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Tea Flavonoids
Tea Flavonoids

 

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Flavonoids are composed of a variety of health-promoting compounds and might have antioxidative, antimicrobial, and possibly anticarcinogenic, and cardioprotective effects [1]. The most important dietary sources for flavonoids include fruits, vegetables, tea, soybeans, etc. Per-capita consumption of flavonoids is about 132 mg per day in the United States [2], and 182 mg in the United Kingdom [3]. Researchers at the Agricultural Research Service note that on a per-serving basis, tea is one of the richest sources of flavonoids in the American diet [2].

 

Tea Flavonoids

Tea is rich in flavonoids, which account for 30% of the dry weight of fresh tea leaves [4]. Flavan-3-ols comprise an important subclass of tea flavonoids and are the source of catechins. Catechins are well-known powerful antioxidants. Since 2007, the U.S. Department of Agriculture (USDA) has provided a comprehensive database of flavonoid content levels for selected foods, including brewed black, green, and oolong teas. Based on this USDA database, release 2.1, 2007 [1], we have summarized the data about brewed teas and provide general information in the table below for your reference.

 

USDA Database for the Flavonoid Content of Selected Foods, Release 2.1 (2007)

The Flavonoid Content (mg) in Brewed Tea Infusion (100 ml)*

 

  

  

  

  

  

 

 

  

  

  

  

  

 

 

  

  

  

  

  

 

 

  

  

  

  

  

 

 

  

  

  

  

  

 

 

  

  

  

  

  

 

 

  

  

  

  

  

 

 

  

  

  

  

  

 

 

  

  

  

  

  

 

 

  

  

  

  

  

 

 

  

  

  

  

  

 

 

  

  

  

  

  

 

 

  

  

  

  

  

                                                                         

Food Description

Total Flavonoids (mg/100ml)

Catechins (mg/100ml)

Flavonoid Subclass: Flavan-3-ols (mg/100ml)

Flavonoid Subclass: Flavonols (mg/100ml)

Flavonoid Subclass: Flavones (mg/100ml)

Tea, black, brewed, prepared with tap water

119

25.2

115

3.8

0

Tea, black, brewed, prepared with tap water, decaffeinated

58

2.7

53

4.5

0

Tea, green, brewed

133

122.5

128

5.2

0.34

Green tea, brewed, decaffeinated

70

55.8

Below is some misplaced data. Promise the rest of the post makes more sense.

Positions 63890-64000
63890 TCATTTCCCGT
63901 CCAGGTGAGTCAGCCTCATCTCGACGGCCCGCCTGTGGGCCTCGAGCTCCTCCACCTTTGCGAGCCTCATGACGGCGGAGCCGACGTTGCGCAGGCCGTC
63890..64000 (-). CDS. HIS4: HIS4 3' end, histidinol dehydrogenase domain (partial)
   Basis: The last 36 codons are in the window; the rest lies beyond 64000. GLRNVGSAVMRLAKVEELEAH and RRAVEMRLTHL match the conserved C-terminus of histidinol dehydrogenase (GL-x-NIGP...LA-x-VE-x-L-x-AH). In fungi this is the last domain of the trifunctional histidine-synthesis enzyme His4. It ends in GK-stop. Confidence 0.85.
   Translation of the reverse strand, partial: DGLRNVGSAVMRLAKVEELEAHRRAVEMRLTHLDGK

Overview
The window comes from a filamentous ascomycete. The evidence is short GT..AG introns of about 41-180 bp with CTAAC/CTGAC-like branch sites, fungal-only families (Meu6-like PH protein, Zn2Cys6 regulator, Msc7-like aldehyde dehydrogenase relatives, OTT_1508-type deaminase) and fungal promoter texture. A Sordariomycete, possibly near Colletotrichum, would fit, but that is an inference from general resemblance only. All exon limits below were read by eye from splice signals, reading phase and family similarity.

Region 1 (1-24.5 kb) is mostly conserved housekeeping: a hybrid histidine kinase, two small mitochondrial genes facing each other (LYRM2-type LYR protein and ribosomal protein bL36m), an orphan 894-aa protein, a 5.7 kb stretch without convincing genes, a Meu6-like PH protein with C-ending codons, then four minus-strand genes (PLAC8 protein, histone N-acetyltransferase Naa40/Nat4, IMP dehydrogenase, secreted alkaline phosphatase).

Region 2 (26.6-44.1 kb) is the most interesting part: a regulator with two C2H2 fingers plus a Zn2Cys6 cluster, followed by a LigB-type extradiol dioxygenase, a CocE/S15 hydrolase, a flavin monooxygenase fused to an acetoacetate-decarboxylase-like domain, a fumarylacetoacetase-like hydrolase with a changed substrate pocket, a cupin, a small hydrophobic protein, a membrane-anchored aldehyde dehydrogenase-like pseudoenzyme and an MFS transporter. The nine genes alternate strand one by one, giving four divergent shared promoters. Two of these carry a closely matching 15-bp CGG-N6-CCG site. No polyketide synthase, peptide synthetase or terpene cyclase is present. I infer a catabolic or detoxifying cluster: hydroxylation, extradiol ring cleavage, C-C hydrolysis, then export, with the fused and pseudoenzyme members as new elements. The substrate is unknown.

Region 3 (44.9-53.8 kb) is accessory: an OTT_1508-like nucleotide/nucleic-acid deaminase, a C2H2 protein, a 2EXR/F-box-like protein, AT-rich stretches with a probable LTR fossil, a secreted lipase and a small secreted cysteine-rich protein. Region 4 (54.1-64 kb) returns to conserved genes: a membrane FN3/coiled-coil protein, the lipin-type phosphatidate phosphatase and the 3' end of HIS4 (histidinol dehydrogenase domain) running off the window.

65

4.8

0

Tea, oolong, brewed

52

49.5

50

2.7

0

Tea, green, ready-to-drink

14

11.9

12

1.6

0

Notes: Total flavonoids are the sum of three subclasses, including flavan-3-ols, flavonols, and flavones. Catechins are part of flavan-3-ols. Catechins are the sum of the four major compounds: (-)-Epicatechin (EC),3 (-)-epigallocatechin (EGC), (-)-epicatechin-3-gallate (ECG), and (-)-epigallocatechin-3-gallate (EGCG).


 

In the database, all brewed tea infusion values were standardized to 1% infusion. That is, 1 g of tea leaves steeped in 100 ml of water. The values of flavonoid compounds for tea are given as mg/100 ml of tea consumed.

 

For example, steeping 1g of green tea leaves in a 100ml cup of water would provide 133mg flavonoids and 122.5mg catechins, as shown in Table. The USDA further notes that the values of flavonoid compounds will increase in a linear way when the weight of tea leaves increase. Therefore, steeping 2g of green tea leaves in 200ml of water should double the values to 266mg flavonoids and 245mg catechins. (An 8oz cup=237ml)

 

Compared to a US per capital daily flavonoid consumption of 132mg, a cup of 100ml (3.38oz) brewed green tea contains 133mg flavonoids; black tea (115mg) and oolong tea (50mg) also provide fair quantities of flavonoids. For antioxidants, green tea (122.5mg), decaffeinated green tea (55.8mg), and oolong tea (49.5mg) are high in catechins. Therefore, drinking three to four cups of brewed tea each day can offer our bodies desirable and necessary quantities of flavonoids and antioxidants.

 

It is interesting to note that decaffeinated tea decreases its flavonoid and catechin quantities.

 

  

  

  

  

  

  

 

 

  

  

  

  

  

  

 

 

  

  

  

  

  

  

 

 

  

  

  

  

  

  

 

 

  

  

  

  

  

  

 

 

  

  

  

  

  

  

 

 


 

Reference:

  1. USDA Database for the Flavonoid Content of Selected Foods, Release 2.1 (2007) http://www.ars.usda.gov/services/docs.htm?docid=6231

  2. Haytowitz, D. B., Bhagwat, S., Harnly, J., Holden, J.M., Gebhardt, S.E., Sources of Flavonoids in the U.S. Diet Using USDA’s Updated Database on the Flavonoid Content of Selected Foods, USDA, Agricultural Research Service, Beltsville Human Nutrition Research Center, Beltsville, MD, [pdf] (May 2011) 

  3. Beking K, Vieira A., An assessment of dietary flavonoid intake in the UK and Ireland,Int J Food Sci Nutr. 2011 Feb;62(1):17-9, [Abstract]

  4. Balentine, D.A., Wiseman, S.A., Bouwens, L.C., 1997, The chemistry of tea flavonoids, Criti Rev Food Sci Nutr, 37, 693-704, [Abstract]


 

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